The Irish Greyhound Board and the Irish Coursing Club have been asked to appear before the Oireachtas committee on agriculture next week to face questions about animal welfare.
Committee chair and Fine Gael TD Pat Deering said the two bodies would be asked at a meeting next Tuesday about what structures they had put in place to deal with the recent revelations about the mistreatment of greyhounds.
“We want to see exactly how quickly they will do this. The Irish Greyhound Board will have received €16 million in Government funding last year. We will be looking to see how much of this will be ring-fenced on animal welfare and rehoming. Only a small amount is ring-fenced currently and I personally think that needs to be ramped up considerably to deal with the matters that were raised last week.”
The committee will also hold further hearings on the matter in September when they may ask officials from the Department of Agriculture and animal welfare groups to appear.
It comes after Barry's Tea and FBD Insurance pulled their sponsorship of greyhound racing in the aftermath of the RTÉ Investigates programme on the industry.
Both companies had said over the weekend that their sponsorship of the sport was under review, but in separate statements on Tuesday they confirmed they would be ending their relationships with various races around the country.
In a statement, Barry's Tea confirmed that "further to revelations highlighted in a recent RTÉ Investigations programme, which raised concerns over the treatment of dogs within the greyhound industry in Ireland, Barry's Tea have decided to withdraw its local sponsorship of the annual race in Curraheen Park, Cork". The company said it was "saddened and horrified" by the programme.
FBD said on Twitter on Tuesday that “our sponsorship of greyhound racing was a small sponsorship arrangement with Kilkenny Greyhound Stadium. Following the recent RTÉ Investigates Programme, FBD has decided not to renew this. We look forward to the implementation of urgently needed animal welfare measures by the Government.”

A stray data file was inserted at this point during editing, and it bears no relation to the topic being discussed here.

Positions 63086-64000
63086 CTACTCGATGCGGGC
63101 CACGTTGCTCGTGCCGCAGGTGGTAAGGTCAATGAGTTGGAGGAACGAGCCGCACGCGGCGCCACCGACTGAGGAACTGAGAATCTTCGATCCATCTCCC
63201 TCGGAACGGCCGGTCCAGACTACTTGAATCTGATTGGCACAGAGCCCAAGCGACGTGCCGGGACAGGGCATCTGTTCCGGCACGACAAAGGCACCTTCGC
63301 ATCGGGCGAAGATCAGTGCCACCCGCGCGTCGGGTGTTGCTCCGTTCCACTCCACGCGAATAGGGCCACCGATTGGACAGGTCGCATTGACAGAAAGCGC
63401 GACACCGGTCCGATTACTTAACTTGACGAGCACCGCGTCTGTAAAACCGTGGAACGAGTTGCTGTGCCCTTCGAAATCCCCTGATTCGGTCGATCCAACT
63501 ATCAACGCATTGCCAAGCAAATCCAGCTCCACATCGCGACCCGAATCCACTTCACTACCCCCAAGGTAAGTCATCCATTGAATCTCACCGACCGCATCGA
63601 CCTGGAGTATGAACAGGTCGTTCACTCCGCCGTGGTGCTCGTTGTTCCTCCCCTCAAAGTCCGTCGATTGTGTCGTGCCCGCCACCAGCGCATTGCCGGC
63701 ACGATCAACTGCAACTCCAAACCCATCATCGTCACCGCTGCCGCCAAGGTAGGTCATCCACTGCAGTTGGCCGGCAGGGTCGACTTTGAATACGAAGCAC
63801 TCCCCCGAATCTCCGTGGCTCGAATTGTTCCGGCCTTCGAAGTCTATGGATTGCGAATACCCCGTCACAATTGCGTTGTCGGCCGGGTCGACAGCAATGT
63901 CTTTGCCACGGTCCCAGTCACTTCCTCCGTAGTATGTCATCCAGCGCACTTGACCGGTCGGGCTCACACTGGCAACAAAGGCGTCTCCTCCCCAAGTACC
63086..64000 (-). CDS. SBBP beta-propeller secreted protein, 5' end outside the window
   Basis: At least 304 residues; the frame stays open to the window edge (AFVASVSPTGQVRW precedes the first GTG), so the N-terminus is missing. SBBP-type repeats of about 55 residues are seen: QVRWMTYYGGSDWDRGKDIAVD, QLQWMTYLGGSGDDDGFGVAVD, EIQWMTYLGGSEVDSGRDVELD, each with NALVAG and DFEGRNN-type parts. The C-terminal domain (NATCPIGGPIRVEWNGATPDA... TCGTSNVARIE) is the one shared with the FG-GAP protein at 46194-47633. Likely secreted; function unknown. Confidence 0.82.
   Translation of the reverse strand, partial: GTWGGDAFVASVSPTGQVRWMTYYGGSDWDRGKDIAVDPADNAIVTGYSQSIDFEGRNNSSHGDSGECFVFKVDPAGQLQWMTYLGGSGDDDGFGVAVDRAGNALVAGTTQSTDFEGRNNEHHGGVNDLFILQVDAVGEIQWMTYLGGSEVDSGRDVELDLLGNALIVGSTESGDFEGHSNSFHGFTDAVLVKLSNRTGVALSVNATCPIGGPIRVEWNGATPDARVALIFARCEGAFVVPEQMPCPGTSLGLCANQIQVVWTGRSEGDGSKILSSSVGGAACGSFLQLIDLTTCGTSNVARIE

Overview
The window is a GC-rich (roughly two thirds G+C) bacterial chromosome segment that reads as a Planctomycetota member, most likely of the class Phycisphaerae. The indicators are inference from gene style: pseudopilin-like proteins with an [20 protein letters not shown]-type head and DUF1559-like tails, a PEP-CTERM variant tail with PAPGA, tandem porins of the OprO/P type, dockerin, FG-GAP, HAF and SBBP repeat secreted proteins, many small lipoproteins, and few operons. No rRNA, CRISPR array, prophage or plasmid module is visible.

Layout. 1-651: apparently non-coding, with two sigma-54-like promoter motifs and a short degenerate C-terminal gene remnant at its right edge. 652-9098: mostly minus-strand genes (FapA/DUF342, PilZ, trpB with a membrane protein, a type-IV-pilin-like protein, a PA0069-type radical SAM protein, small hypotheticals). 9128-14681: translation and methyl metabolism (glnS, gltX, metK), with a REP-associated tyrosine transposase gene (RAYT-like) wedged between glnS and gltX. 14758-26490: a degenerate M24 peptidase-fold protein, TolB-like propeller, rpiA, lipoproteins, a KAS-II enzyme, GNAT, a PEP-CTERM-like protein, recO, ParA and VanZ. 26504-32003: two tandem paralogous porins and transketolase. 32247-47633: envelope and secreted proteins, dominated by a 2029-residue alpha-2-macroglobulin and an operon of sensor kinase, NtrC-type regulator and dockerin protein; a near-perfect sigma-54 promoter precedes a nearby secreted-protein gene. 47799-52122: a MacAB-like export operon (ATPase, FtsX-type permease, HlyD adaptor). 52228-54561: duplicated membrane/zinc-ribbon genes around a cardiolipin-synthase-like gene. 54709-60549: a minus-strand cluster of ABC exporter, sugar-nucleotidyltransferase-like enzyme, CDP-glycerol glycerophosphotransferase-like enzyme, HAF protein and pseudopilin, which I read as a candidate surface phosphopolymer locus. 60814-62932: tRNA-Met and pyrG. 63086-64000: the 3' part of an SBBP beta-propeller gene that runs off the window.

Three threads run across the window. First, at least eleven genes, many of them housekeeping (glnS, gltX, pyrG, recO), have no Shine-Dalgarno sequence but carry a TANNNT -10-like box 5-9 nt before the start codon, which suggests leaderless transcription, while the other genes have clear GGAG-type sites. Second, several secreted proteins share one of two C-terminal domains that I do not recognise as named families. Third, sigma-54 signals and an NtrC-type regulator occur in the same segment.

Industry sources put the figure for sponsoring the Cork race in the region of €10,000, with greyhound racing seen as one of the cheaper options for sports sponsorship. The FBD sponsorship is also thought to be for a relatively small amount.
However, the decision of two household names to pull their sponsorship from the sport is significant, industry sources said, as the sport has struggled to attract sponsors beyond bookmakers in recent years as attendances and live television coverage have dwindled.
The move may increase the pressure on more important sponsors such as bookmaker Boylesports. A total pot of €300,000 was available for the Irish Greyhound Derby last year, which is sponsored by the bookmakers.
A spokesman for Boylesports, which is the sponsor of the largest number of races listed on the Irish Greyhound Board (IGB) website, said that the bookmaker’s position was unchanged since last weekend, when it said it was “appalled” by the programme, but stopped short of saying it would review its sponsorship, saying it would engage with the IGB on the future development of the sector to ensure the safeguarding of greyhounds.
The IGB thanked Barry’s Tea for their support of the sector and said that it “continues to engage with our sponsors on our strong commitment to the welfare of racing greyhounds”, and that it was working to implement a package of measures approved last week and aimed at improving animal welfare.